United States District Court, E.D. North Carolina, Southern Division
DEBRA J. DAVIS, Plaintiff,
STATE FARM LIFE INSURANCE COMPANY, Defendant.
W. FLANAGAN United States District Judge.
matter is before the court on the parties' cross-motions
for summary judgment, made pursuant to Federal Rule of Civil
Procedure 56. (DE 55, 61). In this posture, the issues raised
are ripe for ruling. For the reasons that follow,
plaintiff's motion is granted in part and denied in part
and defendant's motion is granted in part and denied in
is the alleged owner and beneficiary of a life insurance
policy (the “policy”) issued by defendant on Brad
Davis (the “insured”). Plaintiff initiated this
action in Superior Court of New Hanover County, North
Carolina on January 6, 2015, asserting claims against
defendant arising from defendant's management of the
policy. Specifically, plaintiff alleged that defendant
engaged in unfair and deceptive trade practices, in violation
of N.C. Gen. Stat. § 58-63-15(11) (“UDTPA”).
Plaintiff also sought declaratory judgment “that the
[p]olicy [o]wner and beneficiary may not be changed except
upon request from the [p]olicy [o]wner.” (DE 1-1 at 9).
removed the case on February 11, 2015, invoking this
court's diversity jurisdiction under 28 U.S.C.
§§ 1332 and 1446. Defendant then answered the
complaint and moved to dismiss plaintiff's claims
pursuant to Rule12(b)(6). In response, plaintiff filed her
first amended complaint, causing this court to deny
defendant's motion to dismiss as moot. Plaintiff's
amended complaint reiterated her prior claims and asserted a
breach of contract claim against defendant.
April 16, 2015, defendant answered plaintiff's amended
complaint and moved for judgment on the pleadings on
plaintiff's breach of contract and UDTPA claims. Before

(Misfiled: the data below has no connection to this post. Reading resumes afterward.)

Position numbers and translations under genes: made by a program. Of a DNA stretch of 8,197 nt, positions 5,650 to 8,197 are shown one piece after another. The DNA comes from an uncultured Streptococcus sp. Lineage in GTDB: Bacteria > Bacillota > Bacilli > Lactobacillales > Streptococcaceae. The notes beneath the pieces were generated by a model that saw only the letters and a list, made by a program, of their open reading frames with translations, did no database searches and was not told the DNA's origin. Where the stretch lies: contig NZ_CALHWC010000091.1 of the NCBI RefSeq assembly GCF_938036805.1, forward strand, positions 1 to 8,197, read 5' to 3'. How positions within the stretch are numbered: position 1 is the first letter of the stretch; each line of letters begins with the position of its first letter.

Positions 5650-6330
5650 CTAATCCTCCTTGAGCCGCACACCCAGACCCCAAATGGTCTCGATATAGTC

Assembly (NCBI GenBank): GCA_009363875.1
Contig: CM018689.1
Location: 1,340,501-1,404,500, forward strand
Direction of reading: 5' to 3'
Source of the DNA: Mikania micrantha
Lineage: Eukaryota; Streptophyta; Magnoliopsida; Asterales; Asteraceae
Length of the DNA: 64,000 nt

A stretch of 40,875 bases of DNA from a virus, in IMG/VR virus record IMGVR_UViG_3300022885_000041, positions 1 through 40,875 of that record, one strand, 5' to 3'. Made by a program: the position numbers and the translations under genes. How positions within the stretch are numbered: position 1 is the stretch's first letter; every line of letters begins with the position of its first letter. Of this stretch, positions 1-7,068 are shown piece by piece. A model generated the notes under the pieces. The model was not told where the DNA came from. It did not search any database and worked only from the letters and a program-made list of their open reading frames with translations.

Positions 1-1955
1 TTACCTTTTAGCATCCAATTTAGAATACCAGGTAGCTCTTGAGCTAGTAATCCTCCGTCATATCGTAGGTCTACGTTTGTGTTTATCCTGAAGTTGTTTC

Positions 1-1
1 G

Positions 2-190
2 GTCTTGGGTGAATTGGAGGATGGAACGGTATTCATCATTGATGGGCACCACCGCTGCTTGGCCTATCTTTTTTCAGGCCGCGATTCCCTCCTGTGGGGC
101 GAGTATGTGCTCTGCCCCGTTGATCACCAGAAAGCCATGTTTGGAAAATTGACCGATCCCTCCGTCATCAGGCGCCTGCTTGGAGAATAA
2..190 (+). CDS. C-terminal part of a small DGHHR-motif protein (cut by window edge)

the court could address defendant's motion, plaintiff
moved for leave to file a second amended complaint, which the
court granted over defendant's objection. At that time,
the court also denied defendant's motion for judgment on
the pleadings as moot.
August 24, 2015, plaintiff filed the instant second amended
complaint. The second amended complaint reasserts
plaintiff's UDTPA and breach of contract claims and
clarifies certain relevant facts, and amends her claim for
declaratory judgment. Plaintiff now seeks declaratory
judgment that she “is the [o]wner and beneficiary of
the [p]olicy, that [she] must be immediately restored as the
beneficiary of the [p]olicy, and that [she] may not be
removed as beneficiary of the [p]olicy without [her]
consent.” (DE 33 at 9). Plaintiff also seeks monetary and
compensatory damages, as well as trial by jury.
then renewed its motion for judgment on the pleadings,
seeking dismissal of plaintiff's breach of contract and
UDTPA claims. The court granted defendant's motion on
February 18, 2016, leaving plaintiff's claim for
declaratory judgment the sole remaining claim.
a period of discovery, defendant filed the instant motion for
summary judgment, accompanied by a memorandum of law in
support thereof and a statement of material
facts. (DE 55-57). In support of summary
judgment, defendant relies upon the policy, the marital